Regulation of IgA secretion through PAD2-mediated citrullination of MZB1
Technical Research Assistant
Bo Sun, Benjamin Geary, Santanu Mondal, Ronak R. Tilvawala, Konstantin Tsoyi, Ivan O. Rosas, Paul R. Thompson, and I-Cheng Ho
Research Category: Allergy, Immunology, Inflammation, and Infectious Diseases
Approximately 60-70% of patients with rheumatoid arthritis (RA) have antibody against auto-antigens that have undergone citrullination, which is a unique form of post-translational modification converting peptidylarginine to peptidylcitrulline and is catalyzed by peptidylarginine deiminases (PADs), including PAD1-4 and PAD6 in mammals. Several major risk factors of RA are associated with hypercitrullination, which can alter the function of immune cells, such as T cells. Surprisingly, very little is known regarding the function of PADs in B cells, which produce anti-citrullinated protein antibodies and are very effective therapeutic targets of RA. In an unbiased citrullinomic analysis, we found that MZB1, an endoplasmic reticulum protein that is critical for the optimal secretion of IgA by plasma cells, was preferentially enriched in the pool of citrullinated lung proteins obtained from patients with RA-associated interstitial lung disease compared to those from other chronic lung diseases. Ablation of MZB1 or PAD2 in primary human B cells attenuated the secretion of IgA but not the differentiation of IgA-expressing plasmablasts. Mechanistically, PAD2 citrullinated MZB1 on at least three arginine residues, R2, R54, and R112; PAD2-mediated citrullination of MZB1 enhanced its interaction with IgA in vitro. Taken together, our data demonstrate that PAD2 promotes IgA secretion through citrullinating MZB1.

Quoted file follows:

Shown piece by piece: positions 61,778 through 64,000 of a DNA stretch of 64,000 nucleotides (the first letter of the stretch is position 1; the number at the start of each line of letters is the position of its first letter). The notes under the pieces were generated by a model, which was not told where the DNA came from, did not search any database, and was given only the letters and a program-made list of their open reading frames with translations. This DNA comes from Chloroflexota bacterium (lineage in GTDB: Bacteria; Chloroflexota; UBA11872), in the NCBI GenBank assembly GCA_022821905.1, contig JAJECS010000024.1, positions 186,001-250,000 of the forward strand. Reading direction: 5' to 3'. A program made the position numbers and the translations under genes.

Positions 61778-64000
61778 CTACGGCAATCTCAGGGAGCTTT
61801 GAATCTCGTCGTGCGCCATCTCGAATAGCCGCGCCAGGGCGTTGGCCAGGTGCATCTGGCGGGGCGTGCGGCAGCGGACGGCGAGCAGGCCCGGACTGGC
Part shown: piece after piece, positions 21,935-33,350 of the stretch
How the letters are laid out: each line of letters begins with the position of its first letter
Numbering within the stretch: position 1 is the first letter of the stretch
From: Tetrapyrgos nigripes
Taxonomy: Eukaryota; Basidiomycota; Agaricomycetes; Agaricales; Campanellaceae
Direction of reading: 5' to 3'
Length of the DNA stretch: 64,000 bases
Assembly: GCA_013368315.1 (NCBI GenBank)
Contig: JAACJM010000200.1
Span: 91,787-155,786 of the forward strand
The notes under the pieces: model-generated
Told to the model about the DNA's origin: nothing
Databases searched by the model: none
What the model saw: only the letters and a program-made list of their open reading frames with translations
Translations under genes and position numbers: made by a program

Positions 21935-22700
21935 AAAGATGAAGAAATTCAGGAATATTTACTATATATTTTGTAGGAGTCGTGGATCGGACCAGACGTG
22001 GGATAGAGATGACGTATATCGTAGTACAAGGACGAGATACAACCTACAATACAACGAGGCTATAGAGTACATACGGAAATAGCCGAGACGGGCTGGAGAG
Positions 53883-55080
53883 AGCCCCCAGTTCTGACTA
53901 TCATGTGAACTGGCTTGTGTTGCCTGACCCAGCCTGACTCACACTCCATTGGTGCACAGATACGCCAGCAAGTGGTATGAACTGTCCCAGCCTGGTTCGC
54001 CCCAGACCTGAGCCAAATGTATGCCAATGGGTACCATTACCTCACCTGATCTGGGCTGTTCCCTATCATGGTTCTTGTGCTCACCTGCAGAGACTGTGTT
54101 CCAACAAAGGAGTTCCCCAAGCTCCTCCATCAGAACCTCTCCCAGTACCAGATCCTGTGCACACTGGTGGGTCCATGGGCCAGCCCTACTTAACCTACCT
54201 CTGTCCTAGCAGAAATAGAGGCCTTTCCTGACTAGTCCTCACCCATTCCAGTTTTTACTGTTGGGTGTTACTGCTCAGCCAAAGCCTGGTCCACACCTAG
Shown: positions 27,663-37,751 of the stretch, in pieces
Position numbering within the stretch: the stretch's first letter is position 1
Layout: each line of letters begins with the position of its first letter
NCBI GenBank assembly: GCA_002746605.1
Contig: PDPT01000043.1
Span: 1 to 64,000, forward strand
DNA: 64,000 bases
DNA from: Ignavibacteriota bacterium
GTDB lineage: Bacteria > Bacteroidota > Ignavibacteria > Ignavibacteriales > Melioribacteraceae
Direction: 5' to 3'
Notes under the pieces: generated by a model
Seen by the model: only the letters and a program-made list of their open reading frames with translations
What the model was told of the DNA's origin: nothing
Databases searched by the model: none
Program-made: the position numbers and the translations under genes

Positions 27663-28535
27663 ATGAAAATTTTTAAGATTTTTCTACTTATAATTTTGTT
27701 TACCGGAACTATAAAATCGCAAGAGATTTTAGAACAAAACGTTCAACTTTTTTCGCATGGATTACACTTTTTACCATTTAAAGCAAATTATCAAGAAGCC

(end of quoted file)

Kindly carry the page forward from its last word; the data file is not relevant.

Rheumatoid arthritis (RA) is caused by patients’ immune cells attacking their own joint tissues, resulting in joint inflammation. Approximately 60-70% of patients with rheumatoid arthritis (RA) have antibodies against proteins that have undergone a unique form of modification called citrullination. Recent studies have further suggested that several major genetic and environmental risk factors of RA are associated with unregulated citrullination, resulting in altered function of several types of immune cells. By examining citrullinated proteins obtained from the lungs of patients with RA-associated lung diseases, we discovered a novel role of citrullination in regulating the function of B cells, which are the immune cells responsible for producing antibodies and a very effective therapeutic target of RA. Specifically, we found that citrullination promotes the secretion of antibodies by B cells. Our data may provide a molecular explanation for the link between unregulated citrullination and the production of RA-associated antibodies.